Volume20
Issue number2
DOIs
StatePublished - Feb 1 2016

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Pseudomyxoma Peritonei
Carcinoma
Neoplasms

Keywords

  • Cytoreductive surgery
  • Imaging
  • Peritoneal cancer index
  • Peritoneal carcinomatosis

ASJC Scopus subject areas

  • Surgery
  • Gastroenterology

Cite this

Correlation of Radiologic with Surgical Peritoneal Cancer Index Scores in Patients with Pseudomyxoma Peritonei and Peritoneal Carcinomatosis : How Well Can We Predict Resectability? / Flicek, Kristina; Ashfaq, Awais; Johnson, C. Daniel; Menias, Christine; Bagaria, Sanjay; Wasif, Nabil.

In: Journal of Gastrointestinal Surgery, Vol. 20, No. 2, 01.02.2016, p. 307-312.

Research output: Contribution to journalArticle

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title = "Correlation of Radiologic with Surgical Peritoneal Cancer Index Scores in Patients with Pseudomyxoma Peritonei and Peritoneal Carcinomatosis: How Well Can We Predict Resectability?",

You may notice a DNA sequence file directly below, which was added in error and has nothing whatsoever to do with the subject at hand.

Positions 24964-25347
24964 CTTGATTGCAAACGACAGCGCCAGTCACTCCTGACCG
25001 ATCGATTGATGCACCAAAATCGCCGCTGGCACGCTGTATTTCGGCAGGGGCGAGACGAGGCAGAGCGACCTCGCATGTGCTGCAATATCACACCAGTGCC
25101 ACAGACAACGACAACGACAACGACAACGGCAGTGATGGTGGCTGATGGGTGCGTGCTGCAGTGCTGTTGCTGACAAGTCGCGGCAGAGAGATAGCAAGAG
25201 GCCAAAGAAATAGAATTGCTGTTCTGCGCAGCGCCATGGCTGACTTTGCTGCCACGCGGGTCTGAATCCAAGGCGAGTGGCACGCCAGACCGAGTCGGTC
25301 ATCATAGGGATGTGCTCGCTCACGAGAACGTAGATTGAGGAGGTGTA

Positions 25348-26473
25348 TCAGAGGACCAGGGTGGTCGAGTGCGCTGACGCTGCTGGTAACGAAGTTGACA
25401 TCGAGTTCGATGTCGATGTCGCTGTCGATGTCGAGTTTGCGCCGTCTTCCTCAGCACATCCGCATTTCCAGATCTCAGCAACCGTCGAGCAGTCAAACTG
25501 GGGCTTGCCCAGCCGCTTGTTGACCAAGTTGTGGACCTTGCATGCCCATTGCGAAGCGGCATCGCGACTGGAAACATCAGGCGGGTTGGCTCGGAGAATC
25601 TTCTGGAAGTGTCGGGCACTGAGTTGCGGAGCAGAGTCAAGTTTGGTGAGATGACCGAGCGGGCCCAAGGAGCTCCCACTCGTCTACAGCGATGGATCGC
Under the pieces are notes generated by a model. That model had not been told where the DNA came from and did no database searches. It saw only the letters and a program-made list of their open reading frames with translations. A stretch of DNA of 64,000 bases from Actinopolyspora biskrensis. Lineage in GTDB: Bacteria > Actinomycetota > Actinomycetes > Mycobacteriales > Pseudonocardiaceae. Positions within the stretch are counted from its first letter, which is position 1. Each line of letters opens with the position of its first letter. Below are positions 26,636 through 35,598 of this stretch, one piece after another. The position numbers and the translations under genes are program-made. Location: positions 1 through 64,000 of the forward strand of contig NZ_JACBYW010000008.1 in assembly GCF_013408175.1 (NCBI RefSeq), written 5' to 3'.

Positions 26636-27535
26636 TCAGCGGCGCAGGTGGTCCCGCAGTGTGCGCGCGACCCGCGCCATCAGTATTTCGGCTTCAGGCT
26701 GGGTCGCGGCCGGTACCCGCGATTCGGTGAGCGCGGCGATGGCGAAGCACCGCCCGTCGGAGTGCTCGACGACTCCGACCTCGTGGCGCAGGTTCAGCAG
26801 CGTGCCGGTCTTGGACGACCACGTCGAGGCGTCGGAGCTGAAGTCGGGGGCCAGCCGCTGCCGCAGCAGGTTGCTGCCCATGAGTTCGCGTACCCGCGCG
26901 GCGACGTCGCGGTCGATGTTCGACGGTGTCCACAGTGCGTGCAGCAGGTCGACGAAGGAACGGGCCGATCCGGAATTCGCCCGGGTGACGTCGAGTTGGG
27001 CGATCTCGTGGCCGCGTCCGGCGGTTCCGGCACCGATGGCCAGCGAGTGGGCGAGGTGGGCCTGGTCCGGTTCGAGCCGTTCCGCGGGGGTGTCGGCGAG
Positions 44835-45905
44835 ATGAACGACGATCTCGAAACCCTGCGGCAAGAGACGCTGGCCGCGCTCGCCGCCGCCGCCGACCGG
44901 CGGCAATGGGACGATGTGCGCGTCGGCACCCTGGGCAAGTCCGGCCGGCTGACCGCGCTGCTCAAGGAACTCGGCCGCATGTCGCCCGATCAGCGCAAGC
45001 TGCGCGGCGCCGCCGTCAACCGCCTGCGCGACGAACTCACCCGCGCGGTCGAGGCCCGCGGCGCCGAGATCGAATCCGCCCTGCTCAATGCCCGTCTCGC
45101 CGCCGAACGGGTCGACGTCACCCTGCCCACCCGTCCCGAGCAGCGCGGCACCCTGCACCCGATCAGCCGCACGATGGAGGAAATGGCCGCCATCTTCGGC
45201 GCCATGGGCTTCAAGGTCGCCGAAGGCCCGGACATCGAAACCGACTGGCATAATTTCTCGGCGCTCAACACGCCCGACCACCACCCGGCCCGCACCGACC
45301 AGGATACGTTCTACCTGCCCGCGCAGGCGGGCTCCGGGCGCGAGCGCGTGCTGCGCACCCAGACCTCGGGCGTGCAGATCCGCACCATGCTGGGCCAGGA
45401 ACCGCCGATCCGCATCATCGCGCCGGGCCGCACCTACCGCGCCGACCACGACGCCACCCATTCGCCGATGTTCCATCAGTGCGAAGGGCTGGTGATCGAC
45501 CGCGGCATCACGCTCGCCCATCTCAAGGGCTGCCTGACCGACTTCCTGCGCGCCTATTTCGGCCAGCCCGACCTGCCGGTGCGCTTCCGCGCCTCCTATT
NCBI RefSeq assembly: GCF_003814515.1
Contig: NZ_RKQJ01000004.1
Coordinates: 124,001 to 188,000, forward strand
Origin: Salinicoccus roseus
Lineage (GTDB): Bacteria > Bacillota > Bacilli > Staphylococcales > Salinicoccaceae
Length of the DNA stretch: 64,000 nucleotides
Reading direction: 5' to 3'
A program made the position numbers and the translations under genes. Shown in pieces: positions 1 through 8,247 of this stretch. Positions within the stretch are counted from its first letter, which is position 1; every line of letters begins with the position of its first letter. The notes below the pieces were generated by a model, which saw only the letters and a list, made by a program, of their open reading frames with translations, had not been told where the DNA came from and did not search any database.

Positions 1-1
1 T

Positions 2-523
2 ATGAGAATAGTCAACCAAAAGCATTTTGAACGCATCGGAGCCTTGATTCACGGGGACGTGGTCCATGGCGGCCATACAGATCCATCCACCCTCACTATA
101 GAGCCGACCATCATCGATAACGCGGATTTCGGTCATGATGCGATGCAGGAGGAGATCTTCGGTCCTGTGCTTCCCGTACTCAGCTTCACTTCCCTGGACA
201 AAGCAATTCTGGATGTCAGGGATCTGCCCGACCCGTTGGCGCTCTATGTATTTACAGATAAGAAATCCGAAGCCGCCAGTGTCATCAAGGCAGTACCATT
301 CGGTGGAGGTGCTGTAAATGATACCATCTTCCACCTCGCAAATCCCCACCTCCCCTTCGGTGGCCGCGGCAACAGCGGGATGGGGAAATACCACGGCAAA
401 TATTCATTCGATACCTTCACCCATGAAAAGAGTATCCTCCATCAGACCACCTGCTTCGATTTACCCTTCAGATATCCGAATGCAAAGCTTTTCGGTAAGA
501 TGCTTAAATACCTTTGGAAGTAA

abstract = "Introduction: Pseudomyxoma peritonei (PMP) and peritoneal carcinomatosis (PC) arises from primary or secondary peritoneal cancer and can be treated with complete surgical removal of disease. Suitability for surgery is based on a peritoneal cancer index (PCI), with a PCI ≥ 20 representing unresectable disease. Aims: Compare preoperative imaging with surgical findings based on PCI. Methods: All cases of patients with PMP and PC undergoing cytoreductive surgery ± hyperthermic intraperitoneal chemotherapy (HIPEC) between 2010 and 2014 were included. Two staff radiologists blinded to surgical PCI scores retrospectively reviewed imaging studies to calculate corresponding radiologic PCI scores for each patient. Correlation between radiologic PCI and surgical PCI, as obtained from operative reports, was assessed using Spearman’s rho correlation coefficients. Preoperative assessment of a PCI cutoff of 20 on imaging was compared with actual surgical PCI using sensitivity, specificity, and positive and negative predictive values. Results: Forty-two patients had a mean surgical PCI ± SEM score of 15.1 ± 1.3 and mean radiologic PCI of 15.5 ± 1.5. The most common tumor histologies were appendiceal (60 {\%}) and colon (33 {\%}) adenocarcinoma and were of low tumor grade (67 {\%}). Correlation between individual radiologists and surgical PCI was 0.59 and 0.62, respectively (all p <0.001). When mean radiologic PCI was used, this correlation with surgical PCI improved to 0.64 and to 0.65 when good quality studies only were considered (all p <0.001). Radiologic PCI score had a sensitivity of 76 {\%}, a specificity of 69 {\%}, positive predictive value of 85 {\%}, and a negative predictive value of 56 {\%} when compared with the surgical PCI. In patients with a radiologic PCI score ≥ 20, 6/13 (46 {\%}) still achieved adequate cytoreduction. Conclusions: Good quality cross-sectional imaging, combined with overreading and formal assessment of all components of the PCI score yields the best correlation with actual surgical findings. Although preoperative assessment of PCI ≥ 20 was reasonably accurate, using this cutoff to assess resectability is problematic as almost half of these patients were still able to undergo adequate cytoreduction. Better assessment of resectability is needed preop, either by refinement of the PCI criteria or routine staging laparoscopy.",